These maps all appear to be clustering their data in similar areas. The evidence is more telling here, where there are actual guns being used and the burden of evidence is on pro-gun activists to prove that the heightened ease of access and and use of guns where they appear to be doing the most harm, and not on those looking at the data.
To be fair, I did not generate these maps and gathered them relatively quickly in Google so my conclusion is definitely perfunctory. This is not an easy road to travel, because it is a Constitutional issue and we have a deeply embedded gun culture in this country.
However, if as President Trump suggests, we are truly committed to schools being a safe place for our children we need to focus in on what the problems are. In order to do that we need to look at the actual guns that show up in our schools, where they come from, how they get there, and why they are being used rather than the digital ones popping up in millions of homes and never once actually coming out of the screen to cause harm.
Only then will we move ourselves away from not avoiding the horrible tragedies that have become all too common place.Of course, video games with a cartoonish art direction can be violent, such as Super Meat Boy, but the violence in these games is not thought to have the same impact as games aiming for photo-realism, because of the obvious visual disconnect.
Also, any game that does not clearly depict violence committed against people or humanoid creatures. If video games were responsible for violence, there should be more violence in those countries.
Also, globally the video game industry brought in $66 billion in and 85% percent of these games contain some violence. Of course, money is often the ultimate incentive to maintain the status quo.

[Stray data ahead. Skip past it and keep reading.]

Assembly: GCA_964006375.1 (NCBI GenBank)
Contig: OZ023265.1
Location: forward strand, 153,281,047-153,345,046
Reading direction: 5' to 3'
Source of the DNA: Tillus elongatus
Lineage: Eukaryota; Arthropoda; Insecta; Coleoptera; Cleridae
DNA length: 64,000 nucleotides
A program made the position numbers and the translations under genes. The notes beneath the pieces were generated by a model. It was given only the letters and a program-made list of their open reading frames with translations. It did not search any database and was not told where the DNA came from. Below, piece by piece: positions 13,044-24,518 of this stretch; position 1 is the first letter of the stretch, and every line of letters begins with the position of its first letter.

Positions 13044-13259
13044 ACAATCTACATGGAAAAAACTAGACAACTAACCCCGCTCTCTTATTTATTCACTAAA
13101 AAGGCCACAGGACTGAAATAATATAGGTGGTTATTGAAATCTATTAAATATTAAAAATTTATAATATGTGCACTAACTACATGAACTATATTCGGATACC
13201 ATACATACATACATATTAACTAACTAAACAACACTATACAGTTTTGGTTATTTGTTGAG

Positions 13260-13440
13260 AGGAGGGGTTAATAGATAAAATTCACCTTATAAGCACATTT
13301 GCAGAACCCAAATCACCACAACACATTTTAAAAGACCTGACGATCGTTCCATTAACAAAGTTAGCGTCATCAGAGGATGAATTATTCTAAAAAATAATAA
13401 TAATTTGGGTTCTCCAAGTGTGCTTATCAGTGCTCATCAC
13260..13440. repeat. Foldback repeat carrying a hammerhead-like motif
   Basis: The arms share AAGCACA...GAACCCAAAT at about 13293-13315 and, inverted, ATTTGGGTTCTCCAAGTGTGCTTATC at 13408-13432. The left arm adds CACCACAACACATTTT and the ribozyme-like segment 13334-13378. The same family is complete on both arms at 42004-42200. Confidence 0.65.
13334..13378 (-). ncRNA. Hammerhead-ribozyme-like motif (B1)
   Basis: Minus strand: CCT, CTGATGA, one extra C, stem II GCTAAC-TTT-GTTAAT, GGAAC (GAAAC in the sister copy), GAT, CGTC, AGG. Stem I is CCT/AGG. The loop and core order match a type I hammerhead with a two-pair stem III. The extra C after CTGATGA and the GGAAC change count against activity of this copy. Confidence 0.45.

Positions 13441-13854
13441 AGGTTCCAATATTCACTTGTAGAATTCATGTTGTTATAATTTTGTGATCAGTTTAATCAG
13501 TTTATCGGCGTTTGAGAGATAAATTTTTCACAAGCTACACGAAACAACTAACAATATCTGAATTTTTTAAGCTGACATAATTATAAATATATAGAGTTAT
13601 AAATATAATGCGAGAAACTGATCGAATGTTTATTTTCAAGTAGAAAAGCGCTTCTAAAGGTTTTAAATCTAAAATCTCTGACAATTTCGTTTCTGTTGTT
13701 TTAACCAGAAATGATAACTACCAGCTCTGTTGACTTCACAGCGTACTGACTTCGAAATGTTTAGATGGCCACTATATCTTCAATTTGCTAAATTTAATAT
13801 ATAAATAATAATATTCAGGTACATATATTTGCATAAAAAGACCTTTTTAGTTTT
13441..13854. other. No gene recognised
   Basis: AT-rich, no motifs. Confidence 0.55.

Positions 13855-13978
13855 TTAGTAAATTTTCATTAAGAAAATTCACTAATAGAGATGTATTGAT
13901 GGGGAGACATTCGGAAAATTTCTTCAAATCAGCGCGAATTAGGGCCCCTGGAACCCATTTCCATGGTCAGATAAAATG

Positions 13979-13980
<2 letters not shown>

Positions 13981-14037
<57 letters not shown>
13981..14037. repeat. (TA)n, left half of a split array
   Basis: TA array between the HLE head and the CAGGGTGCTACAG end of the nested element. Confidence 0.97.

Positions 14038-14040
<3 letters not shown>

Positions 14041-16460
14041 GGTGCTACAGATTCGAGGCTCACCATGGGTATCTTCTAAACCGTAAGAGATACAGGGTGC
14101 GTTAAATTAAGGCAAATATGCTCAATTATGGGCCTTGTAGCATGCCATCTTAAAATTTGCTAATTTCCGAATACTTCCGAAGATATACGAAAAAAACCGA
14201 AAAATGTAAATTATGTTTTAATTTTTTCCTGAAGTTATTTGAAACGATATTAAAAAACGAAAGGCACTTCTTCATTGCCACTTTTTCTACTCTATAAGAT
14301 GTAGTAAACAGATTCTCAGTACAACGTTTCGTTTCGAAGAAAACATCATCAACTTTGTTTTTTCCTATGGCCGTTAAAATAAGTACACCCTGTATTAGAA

This is a concern because most of the popular video games contain violence. Part of the increase in aggressive behavior is linked to the amount of time children are allowed to play video games—and daily media use by children is increasing significantly. Mar 13, · Video games do have a big problem, but it is not stylized virtual violence.
Contentious debate continues over whether video games and other forms of media promote violent behavior, particularly in the wake of the Parkland, Fla., school shooting. Games like “Resident. Jun 28, · Video game industry advocates still maintain that there is no link between violent video games and real-life violence. The Entertainment Consumers Association (The ECA) uses carefully-worded statements as they stand against research that links violent behavior with violent video games. If video games were responsible for violence, there should be more violence in those countries.
Rather, it is the bigotry, social abuse, sexism and other toxic behavior to . Watch video · The Supreme Court rejected a tie between school shootings and video game violence seven years ago, but Trump wants to bring back the idea.